Evaluation of Unsaturated Flow in Fissured Sediments in the Chihuahuan Desert, Texas

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1994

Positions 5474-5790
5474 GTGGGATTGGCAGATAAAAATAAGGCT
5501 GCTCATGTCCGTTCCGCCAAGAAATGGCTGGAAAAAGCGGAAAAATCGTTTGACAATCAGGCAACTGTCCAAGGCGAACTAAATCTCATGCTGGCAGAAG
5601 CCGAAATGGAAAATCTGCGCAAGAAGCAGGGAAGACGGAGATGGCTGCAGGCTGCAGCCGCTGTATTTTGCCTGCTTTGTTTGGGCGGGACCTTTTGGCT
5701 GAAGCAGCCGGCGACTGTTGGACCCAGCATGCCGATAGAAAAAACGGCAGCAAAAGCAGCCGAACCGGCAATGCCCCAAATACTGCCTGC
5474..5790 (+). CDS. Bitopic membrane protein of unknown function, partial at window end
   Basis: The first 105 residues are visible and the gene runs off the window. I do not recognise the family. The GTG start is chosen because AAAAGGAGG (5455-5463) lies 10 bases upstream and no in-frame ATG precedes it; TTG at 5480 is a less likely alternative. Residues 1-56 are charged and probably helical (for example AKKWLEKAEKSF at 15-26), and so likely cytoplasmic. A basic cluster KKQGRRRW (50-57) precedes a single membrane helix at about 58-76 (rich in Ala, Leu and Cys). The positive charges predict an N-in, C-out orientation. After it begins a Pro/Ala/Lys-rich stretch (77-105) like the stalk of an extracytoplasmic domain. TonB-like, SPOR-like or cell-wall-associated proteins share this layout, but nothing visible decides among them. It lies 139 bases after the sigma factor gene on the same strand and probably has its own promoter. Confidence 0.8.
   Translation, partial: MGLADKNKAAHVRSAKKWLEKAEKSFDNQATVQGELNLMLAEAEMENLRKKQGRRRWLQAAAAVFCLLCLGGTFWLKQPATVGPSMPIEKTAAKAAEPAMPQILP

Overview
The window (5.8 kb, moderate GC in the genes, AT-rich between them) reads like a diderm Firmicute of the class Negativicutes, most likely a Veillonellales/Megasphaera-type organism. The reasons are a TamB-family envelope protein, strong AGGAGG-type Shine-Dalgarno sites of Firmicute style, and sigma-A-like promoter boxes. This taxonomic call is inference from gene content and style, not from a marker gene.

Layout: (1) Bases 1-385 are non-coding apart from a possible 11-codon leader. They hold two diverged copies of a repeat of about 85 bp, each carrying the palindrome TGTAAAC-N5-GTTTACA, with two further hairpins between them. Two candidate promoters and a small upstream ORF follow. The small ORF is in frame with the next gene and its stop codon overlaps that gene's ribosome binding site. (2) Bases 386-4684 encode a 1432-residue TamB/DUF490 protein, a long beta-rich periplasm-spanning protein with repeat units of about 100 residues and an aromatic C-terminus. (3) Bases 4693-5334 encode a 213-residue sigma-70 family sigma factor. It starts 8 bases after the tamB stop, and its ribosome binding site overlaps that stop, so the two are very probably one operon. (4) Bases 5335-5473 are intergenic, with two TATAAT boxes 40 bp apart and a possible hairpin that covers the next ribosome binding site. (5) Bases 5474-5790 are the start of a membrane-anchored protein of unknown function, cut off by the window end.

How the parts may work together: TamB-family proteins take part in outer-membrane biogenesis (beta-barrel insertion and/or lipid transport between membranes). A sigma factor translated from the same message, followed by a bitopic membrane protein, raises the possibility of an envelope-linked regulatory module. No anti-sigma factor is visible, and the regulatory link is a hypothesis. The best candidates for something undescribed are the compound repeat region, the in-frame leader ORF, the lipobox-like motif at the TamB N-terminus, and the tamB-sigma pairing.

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Localized flow in fissured sediments in arid settings has important implications for waste disposal in these regions. Fissures are surface features or gullies that are underlain by partially open or sediment-filled fractures. The objectives of this study were to compare unsaturated flow beneath different fissures, investigate the vertical and lateral extent of increased flow associated with fissured sediments, and examine different techniques for evaluating flow in fissured zones. Boreholes were drilled directly beneath four fissures and at distances of 10 and 50 m from the fissures. Sediment samples were analyzed for hydraulic parameters such as water content and water potential and environmental tracers such as Cl, 36Cl, 3H, 2H, and 18O. A trench was dug beneath one fissure for detailed sampling. Electromagnetic induction was used to measure apparent electrical conductivity in transects perpendicular to the fissures. Unsaturated flow is relatively high beneath fissures, as evidenced by higher water potentials and lower chloride concentrations there than in surrounding sediments. The lateral extent of high water flux was restricted to the zone directly beneath one fissure but extended to profiles 10 m from two other fissures. The profiles 50 m distant from all fissures had low water fluxes, as indicated by low water potentials and high maximum chloride concentrations. The vertical extent of high water fluxes was restricted to the upper 10 to 20 m, as shown by water potential and chloride fronts within the upper 10 m zone beneath one fissure and by chloride fronts in the upper 20 m zone beneath and 10 m distant from another fissure. Additional evidence for localized water flux was provided by high tritium levels, less-enriched 2H and 18O, and higher plant water potentials in fissured sediments than in nonfissured sediments. Apparent electrical conductivity was higher in two of the four fissures. Multiple independent lines of evidence indicate that subsurface water fluxes are higher at shallow depths beneath fissures; however, the various techniques differ in their effectiveness in delineating higher water fluxes beneath fissures. Multiple profiles drilled in one fissure indicate that there is large variability in flow along this fissure that is attributed to topographic variations and degree of ponding.

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